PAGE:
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The Norse Discovery of America, by A.M Reeves, N.L. Beamish and R.B. Anderson, [1906], at



THERE is no direct evidence on this subject, that is to say, there is no statement either by Columbus or by any one of his contemporaries that he possessed any knowledge of Norse voyages to, the Western continent. But there is a considerable amount of indirect or circumstantial evidence, and it is believed that circumstantial evidence, when a sufficient number of strong links are found, is even more to be relied on than direct evidence. In weighing the circumstantial proofs to be presented I would request my reader not to judge these proofs singly, but rather united. One of the wires in the Brooklyn bridge would not carry a horse, but the thousands of wires twisted together form the strong cables that sustain the great bridge and all that immense traffic between New York and Brooklyn. Thus either one of the arguments which I propose to present, though the steel in it is of excellent quality, may not, when considered alone, be of sufficient strength; but when the various arguments are twisted together by the reader I trust they

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will constitute for him a cable of evidence strong enough to unite the voyages of Columbus with those of the Norsemen.

1. It will be remembered that in the year 1007 Thorfin Karlsefni and his gifted wife, Gudrid, undertook to colonize Vinland; that the emigrants from Greenland, more than 150 in number, remained in Vinland for three years, but that on account of frequent conflicts with the aborigines, making life a very precarious one, the colonists decided to return to Greenland. Some years after their return to Greenland Thorfin Karlsefni died, and then it is related in the sagas that his widow, Gudrid, in accordance with a well established custom in the North, made a pilgrimage to Rome. The sagas emphasize the fact that she was well received in that ancient city and greatly admired for her intelligence, courtesy and dignified manners. Now, does any one of my readers regard it as probable, or even possible, that Gudrid could spend a day, or a week, or a month in Rome and not tell how she had crossed the unexplored Western ocean, called the Sea of Darkness, and that she had spent no less than three years in a land washed by the western waves? Reports of Greenland, Helluland, Markland and Vinland may have come to Rome through other channels, but Gudrid brought personal evidence.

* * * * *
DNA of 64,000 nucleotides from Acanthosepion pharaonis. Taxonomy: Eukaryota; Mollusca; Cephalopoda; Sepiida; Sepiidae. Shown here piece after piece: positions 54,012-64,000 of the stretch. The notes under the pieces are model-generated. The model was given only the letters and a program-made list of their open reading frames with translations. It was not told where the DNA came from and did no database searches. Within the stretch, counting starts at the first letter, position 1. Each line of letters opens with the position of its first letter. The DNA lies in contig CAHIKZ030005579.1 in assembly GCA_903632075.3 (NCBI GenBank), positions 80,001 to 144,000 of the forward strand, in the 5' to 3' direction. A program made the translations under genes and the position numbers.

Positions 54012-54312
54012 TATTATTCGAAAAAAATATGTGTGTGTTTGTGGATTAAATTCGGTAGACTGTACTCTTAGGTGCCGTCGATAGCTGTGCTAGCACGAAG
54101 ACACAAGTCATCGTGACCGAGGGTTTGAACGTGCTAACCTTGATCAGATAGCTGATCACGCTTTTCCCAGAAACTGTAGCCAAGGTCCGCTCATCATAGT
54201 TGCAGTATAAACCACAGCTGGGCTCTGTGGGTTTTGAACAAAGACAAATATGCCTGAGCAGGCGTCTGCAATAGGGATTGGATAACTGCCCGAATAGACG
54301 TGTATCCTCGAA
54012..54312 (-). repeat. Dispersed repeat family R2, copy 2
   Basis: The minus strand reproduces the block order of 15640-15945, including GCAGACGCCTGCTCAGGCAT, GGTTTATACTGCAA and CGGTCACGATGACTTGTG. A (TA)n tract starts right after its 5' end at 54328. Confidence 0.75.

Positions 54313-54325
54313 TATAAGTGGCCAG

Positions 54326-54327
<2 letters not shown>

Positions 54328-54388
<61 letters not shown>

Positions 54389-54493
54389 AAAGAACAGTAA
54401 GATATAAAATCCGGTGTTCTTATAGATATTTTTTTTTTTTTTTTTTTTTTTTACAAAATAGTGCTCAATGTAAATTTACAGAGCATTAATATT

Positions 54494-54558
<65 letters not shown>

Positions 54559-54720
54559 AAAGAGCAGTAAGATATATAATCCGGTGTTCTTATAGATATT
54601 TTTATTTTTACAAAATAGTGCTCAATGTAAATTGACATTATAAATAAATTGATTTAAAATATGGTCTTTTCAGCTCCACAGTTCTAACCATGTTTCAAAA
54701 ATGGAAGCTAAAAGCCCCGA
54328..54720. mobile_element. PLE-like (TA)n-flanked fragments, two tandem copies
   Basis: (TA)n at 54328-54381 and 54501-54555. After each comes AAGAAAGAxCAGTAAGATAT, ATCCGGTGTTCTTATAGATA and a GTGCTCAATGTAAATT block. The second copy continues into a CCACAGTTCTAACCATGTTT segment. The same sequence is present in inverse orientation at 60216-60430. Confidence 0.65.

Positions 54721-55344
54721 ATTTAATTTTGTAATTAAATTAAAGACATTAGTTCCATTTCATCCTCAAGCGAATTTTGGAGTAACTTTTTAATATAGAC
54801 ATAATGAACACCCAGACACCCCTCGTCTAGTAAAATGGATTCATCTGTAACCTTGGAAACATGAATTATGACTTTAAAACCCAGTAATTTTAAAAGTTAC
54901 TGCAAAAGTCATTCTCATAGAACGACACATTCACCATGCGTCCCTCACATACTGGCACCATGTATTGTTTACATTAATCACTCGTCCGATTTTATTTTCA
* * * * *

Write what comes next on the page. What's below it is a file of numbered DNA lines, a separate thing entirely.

2. I stated in the preceding chapter that Bishop Erik Upse went to find Vinland in the year 1121. At this time the Church in the north of Europe, including Iceland, Greenland and the countries beyond Greenland, was under the jurisdiction of the Archbishop of Lund, in

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[paragraph continues] Southern Sweden. Rome had been visited by Gudrid and had received information concerning Vinland from another important source, which I shall mention later on, and the Vatican paid much attention to geographical discoveries, and took pains to collect all possible information. Every new discovery meant an enlargement of Christendom--a new field for the preaching of the gospel. I therefore think it highly probable that Bishop Erik set out for Vinland in obedience to instructions from, the Vatican through the Archbishop of Lund.

3. If you will take your 'cyclopedia and look up the name Adam Bremensis, or Adam of Bremen, you will find that this Adam ranks away up as one of the most distinguished writers in Europe in the eleventh century. Adam was superintendent or master of schools in Bremen and a devoted student of history. Space does not permit me to give an extensive account of Adam's life and works. What I desire especially to call attention to here is the fact that he was deeply interested in the ecclesiastical history of the north of Europe, where the Christian religion had recently been introduced, in Denmark by St. Ansgar, in Norway by Olaf Trygvason, in Greenland by Leif Erikson, and he decided to write a book on the propagation of Christianity in the North. In order to equip himself properly for this work he visited Denmark. There he met the Danish king, Svend Estridson, a nephew of Canute the Great. King Svend was himself a very intelligent and scholarly man. "He knew the events of the barbarians by heart, as if they were written." That is to say, he was thoroughly familiar with the history

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of the Norsemen. Adam not only received from the king a gracious and hospitable reception, but also an abundance of valuable information, and the king took pains to introduce him to the best-informed men near his court. On his return to Bremen, Adam wrote his book on the propagation of Christianity in the North of Europe, one of the best works on that subject extant. The volume consists of four books, the first three being devoted to a description of the introduction of Christianity in Denmark, Sweden, Norway, etc. But Adam, fearing that his readers might not be well up in the geography of the countries discussed, devotes the fourth book to a geographical description of the various lands in the North of Europe. In this book he first describes Denmark, then Sweden, then Norway, then Iceland, and then Greenland, and he gives a very satisfactory account of the climate, products and population of these countries. When he has described Iceland, he says that beyond Iceland is Greenland, and when he has completed his description of Greenland, he says, listen! "The same king (Svend Estridson) also informed me about the discovery of one more region in that ocean--a region named Vinland, because the grapes grow there spontaneously, producing the best of wine; and com, too, without being sown, grows there in abundance. This is no fabulous conjecture, but is based on positive statements of the Danes (hæc compermus non fabulosa opinione, sed certa relatione Danorum)." This book, written in Latin by Adam of Bremen, was published between the years 1072 and 1076. I say published. Of course, printing was